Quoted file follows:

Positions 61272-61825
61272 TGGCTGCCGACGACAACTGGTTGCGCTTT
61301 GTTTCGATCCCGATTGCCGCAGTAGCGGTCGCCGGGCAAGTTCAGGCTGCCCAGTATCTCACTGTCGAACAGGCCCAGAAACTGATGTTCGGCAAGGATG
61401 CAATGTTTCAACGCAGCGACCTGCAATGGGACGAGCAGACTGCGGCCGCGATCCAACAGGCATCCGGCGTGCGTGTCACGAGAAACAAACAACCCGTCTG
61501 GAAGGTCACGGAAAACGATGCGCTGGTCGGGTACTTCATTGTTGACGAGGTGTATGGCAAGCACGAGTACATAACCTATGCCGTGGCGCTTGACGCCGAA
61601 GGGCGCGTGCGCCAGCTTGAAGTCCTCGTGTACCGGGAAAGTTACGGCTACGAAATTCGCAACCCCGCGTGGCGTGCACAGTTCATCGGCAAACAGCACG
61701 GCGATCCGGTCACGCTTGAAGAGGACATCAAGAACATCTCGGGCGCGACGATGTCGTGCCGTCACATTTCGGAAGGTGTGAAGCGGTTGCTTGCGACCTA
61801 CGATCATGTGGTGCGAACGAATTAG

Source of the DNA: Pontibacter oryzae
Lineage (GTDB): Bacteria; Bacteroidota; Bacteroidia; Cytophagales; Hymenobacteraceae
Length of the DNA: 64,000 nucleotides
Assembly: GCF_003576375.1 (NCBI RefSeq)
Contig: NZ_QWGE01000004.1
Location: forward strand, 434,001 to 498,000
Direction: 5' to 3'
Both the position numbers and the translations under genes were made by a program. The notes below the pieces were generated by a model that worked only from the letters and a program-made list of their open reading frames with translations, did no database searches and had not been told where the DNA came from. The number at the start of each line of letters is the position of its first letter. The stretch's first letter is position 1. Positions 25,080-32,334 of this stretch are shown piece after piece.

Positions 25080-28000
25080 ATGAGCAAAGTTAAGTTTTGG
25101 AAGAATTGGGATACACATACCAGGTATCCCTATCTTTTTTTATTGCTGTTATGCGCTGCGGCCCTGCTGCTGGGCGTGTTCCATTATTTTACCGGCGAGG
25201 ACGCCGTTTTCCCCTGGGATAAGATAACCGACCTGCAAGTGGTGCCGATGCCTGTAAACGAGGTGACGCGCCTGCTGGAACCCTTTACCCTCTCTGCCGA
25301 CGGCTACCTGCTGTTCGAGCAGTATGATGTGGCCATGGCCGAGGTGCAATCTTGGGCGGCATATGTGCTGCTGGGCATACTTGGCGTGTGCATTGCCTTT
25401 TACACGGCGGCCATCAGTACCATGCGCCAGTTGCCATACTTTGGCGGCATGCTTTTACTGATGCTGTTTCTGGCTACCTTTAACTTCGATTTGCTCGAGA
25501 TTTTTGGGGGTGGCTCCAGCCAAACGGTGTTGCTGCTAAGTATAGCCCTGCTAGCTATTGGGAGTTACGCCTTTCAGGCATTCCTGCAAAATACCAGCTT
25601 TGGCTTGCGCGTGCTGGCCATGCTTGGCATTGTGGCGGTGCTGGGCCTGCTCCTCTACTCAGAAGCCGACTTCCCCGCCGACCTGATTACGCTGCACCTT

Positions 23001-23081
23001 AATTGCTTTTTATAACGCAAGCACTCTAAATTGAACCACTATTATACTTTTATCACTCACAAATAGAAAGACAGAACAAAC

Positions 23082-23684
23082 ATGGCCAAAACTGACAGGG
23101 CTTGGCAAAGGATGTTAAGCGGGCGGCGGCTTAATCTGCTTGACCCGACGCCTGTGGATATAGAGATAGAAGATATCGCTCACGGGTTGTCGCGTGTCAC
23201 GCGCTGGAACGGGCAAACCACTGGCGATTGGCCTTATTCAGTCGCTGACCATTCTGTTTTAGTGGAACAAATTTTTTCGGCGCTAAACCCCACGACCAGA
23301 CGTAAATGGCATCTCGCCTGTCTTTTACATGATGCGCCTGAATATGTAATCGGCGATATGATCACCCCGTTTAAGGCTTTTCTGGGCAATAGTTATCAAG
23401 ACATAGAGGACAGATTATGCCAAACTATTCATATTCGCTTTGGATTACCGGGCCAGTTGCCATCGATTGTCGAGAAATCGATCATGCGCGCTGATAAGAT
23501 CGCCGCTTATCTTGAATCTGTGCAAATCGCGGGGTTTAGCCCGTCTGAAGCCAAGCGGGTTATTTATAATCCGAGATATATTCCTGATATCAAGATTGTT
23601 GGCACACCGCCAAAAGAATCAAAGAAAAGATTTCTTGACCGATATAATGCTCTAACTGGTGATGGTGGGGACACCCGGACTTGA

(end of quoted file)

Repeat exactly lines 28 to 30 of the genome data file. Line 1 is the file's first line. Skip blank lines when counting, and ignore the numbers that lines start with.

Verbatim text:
23082 ATGGCCAAAACTGACAGGG
23101 CTTGGCAAAGGATGTTAAGCGGGCGGCGGCTTAATCTGCTTGACCCGACGCCTGTGGATATAGAGATAGAAGATATCGCTCACGGGTTGTCGCGTGTCAC
23201 GCGCTGGAACGGGCAAACCACTGGCGATTGGCCTTATTCAGTCGCTGACCATTCTGTTTTAGTGGAACAAATTTTTTCGGCGCTAAACCCCACGACCAGA